If purchasing costs are payable by the purchaser, additional costs apply. In other words, when buying an existing home, you pay more than the asking price alone. As a buyer, you need to take into account transfer tax, the costs for taking out a mortgage and the transfer deed. Thinking of buying a house? You should read on and learn everything about the costs payable by the purchaser. If you are opting for a newly-built house, this information is not relevant to you. In the case of a newly-built house, no additional costs are payable by the purchaser.
What does purchasing costs payable by the purchaser entail?
It basically means that any additional costs involved in the purchase of your home are payable by the purchaser. If we zoom in on this, we can divide these costs into legal and other costs. The legal costs cannot be avoided. In most cases, other costs will have to be taken into account as well. The overview below outlines the legal costs and the most common other costs.
- Transfer tax: if you buy an existing home, you pay 2% transfer tax.
- Notarial fees: the civil-law notary always prepares two deeds. The deed of transfer and the mortgage deed. The deed of transfer is the proof of ownership. The mortgage deed is the agreement between the homeowner and the lender.
- Land registry fees: The Land Registry Office charges a fee for registering or changing the owner and mortgage right in the register. These costs are normally not paid to the Land Registry Office but are charged by the civil-law notary.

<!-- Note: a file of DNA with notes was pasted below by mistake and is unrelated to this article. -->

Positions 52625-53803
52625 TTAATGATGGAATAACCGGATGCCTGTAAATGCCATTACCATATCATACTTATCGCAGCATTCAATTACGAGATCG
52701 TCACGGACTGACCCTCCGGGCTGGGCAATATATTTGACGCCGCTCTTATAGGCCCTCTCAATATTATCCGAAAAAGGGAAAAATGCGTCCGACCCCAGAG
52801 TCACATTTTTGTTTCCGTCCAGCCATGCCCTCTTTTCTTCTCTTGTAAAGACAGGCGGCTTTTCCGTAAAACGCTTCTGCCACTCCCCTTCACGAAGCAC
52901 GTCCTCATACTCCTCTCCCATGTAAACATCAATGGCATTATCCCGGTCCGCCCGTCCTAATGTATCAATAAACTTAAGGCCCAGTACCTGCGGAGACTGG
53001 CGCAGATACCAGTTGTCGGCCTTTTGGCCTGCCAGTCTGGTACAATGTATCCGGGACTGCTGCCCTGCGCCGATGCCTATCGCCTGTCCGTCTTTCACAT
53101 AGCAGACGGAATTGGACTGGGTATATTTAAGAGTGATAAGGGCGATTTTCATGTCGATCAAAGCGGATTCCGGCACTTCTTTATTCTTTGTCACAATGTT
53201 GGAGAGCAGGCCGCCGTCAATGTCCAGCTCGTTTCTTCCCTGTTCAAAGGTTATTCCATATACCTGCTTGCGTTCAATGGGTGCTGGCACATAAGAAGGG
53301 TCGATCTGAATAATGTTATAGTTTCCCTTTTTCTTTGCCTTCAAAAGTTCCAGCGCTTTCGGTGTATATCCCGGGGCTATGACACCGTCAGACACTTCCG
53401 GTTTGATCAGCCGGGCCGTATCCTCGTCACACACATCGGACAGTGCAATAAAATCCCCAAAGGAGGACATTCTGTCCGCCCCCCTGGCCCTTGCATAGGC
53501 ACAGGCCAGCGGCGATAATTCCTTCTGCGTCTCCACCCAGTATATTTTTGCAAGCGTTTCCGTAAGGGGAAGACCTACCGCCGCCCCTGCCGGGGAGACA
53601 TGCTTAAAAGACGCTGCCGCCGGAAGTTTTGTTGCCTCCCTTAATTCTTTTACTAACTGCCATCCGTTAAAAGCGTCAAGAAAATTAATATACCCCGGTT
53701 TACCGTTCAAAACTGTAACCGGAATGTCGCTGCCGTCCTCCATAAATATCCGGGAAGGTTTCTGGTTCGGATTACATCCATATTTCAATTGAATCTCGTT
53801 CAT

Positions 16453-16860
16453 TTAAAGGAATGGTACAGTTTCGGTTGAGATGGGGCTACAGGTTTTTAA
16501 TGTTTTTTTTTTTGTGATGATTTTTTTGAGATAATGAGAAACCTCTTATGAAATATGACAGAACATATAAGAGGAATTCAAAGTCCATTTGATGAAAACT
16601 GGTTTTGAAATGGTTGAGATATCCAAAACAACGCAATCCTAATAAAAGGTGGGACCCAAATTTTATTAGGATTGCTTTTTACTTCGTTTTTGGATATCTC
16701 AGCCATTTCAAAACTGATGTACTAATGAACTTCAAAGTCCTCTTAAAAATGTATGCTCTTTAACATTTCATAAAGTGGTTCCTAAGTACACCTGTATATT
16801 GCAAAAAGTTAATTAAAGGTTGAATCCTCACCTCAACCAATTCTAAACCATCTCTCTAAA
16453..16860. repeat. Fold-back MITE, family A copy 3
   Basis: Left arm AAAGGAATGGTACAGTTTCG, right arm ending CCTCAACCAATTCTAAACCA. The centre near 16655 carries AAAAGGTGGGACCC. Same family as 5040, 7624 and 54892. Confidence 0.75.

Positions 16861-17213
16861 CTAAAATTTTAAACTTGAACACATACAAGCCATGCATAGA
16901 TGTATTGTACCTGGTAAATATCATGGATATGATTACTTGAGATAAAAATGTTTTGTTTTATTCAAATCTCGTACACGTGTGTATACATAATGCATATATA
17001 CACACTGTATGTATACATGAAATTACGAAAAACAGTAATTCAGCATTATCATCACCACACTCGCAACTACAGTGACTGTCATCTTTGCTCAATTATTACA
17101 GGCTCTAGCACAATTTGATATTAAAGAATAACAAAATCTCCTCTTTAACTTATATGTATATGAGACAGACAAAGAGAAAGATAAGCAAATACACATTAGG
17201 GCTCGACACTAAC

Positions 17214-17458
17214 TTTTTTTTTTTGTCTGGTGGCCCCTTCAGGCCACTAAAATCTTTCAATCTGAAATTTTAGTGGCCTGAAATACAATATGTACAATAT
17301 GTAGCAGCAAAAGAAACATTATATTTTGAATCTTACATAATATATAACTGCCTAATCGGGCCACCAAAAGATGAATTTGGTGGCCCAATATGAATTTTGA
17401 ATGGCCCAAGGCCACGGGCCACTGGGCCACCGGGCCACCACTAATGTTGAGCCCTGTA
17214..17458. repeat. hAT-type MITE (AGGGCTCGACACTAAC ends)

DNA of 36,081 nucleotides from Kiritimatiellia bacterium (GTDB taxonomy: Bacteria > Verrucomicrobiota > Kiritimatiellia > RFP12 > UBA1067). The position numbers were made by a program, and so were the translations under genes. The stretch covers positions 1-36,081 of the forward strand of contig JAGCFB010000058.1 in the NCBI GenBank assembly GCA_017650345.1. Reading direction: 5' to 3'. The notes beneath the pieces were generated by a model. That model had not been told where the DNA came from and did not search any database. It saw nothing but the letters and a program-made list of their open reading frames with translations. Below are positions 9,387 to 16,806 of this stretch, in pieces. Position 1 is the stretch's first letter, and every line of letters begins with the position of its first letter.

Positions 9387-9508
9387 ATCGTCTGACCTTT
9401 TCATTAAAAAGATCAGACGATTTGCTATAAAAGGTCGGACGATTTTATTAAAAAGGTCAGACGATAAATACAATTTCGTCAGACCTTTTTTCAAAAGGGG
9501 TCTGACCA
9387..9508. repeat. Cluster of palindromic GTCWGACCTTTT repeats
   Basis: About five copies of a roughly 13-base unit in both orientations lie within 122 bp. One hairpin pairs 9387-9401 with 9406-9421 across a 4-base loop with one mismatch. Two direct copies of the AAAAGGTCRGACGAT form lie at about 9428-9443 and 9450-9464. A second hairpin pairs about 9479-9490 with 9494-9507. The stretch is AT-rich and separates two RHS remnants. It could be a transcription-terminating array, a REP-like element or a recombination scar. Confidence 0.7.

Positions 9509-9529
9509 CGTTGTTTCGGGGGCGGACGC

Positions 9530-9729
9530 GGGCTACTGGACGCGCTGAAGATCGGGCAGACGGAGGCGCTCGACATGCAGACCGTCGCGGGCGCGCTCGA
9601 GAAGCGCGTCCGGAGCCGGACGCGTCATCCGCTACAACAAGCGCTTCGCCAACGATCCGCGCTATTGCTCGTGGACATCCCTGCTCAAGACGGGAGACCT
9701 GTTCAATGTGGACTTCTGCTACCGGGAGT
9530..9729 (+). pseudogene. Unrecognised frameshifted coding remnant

- Structural survey: it is important to have the structural condition of the house assessed objectively.
- Valuation costs: with most mortgage lenders, you are obliged to submit a valuation report.
- Handling fee: want advice from a financial consultant who assesses which mortgage suits you best? If so, you’ll have to pay this consultant for his services.
- Bank guarantee: it is customary for the buyer to pay a deposit of 10% of the purchase price. If you do not have this money available, you can ask the bank to provide the deposit.
- National Mortgage Guarantee: does your purchase comply with the national mortgage guarantee rule? If so, you’ll pay 1% of the purchase price for inclusion in this guarantee scheme.
What percentage is the purchasing costs payable by the purchaser?
Of course, you want to know how much the purchasing costs payable by the purchaser are exactly. This is only logical because you want to know whether the purchase is affordable. On average, the additional costs amount to 5 to 6 percent. If you want to know the exact amount, you’ll need to assess your personal situation. The first step you will have to take is to request these costs!
Calculating purchasing costs payable by the purchaser
In order to provide you with some insight, we’ve prepared a sample calculation below. You want to buy a house of € 200,000. In this situation, you won’t be engaging a financial consultant and your purchase is not included in the NMG scheme. However, you are obliged to have a valuation report drawn up for the mortgage lender. In that case, the additional costs are as follows:
- 2% transfer tax, i.e € 4,000
- Notarial fees € 900
- Valuation report € 400
- Structural survey € 200
The total costs amount to € 5,500 or 2.75%
In 2018, can you include the purchasing costs payable by the purchaser in the overall financing package?
In 2017, you could still borrow a maximum of 101% of the purchase price. As from 1 January 2018, it is no longer possible to include the additional costs in the financing package. You can borrow a maximum of 100% of the purchase price and thus you are required to invest some money of your own.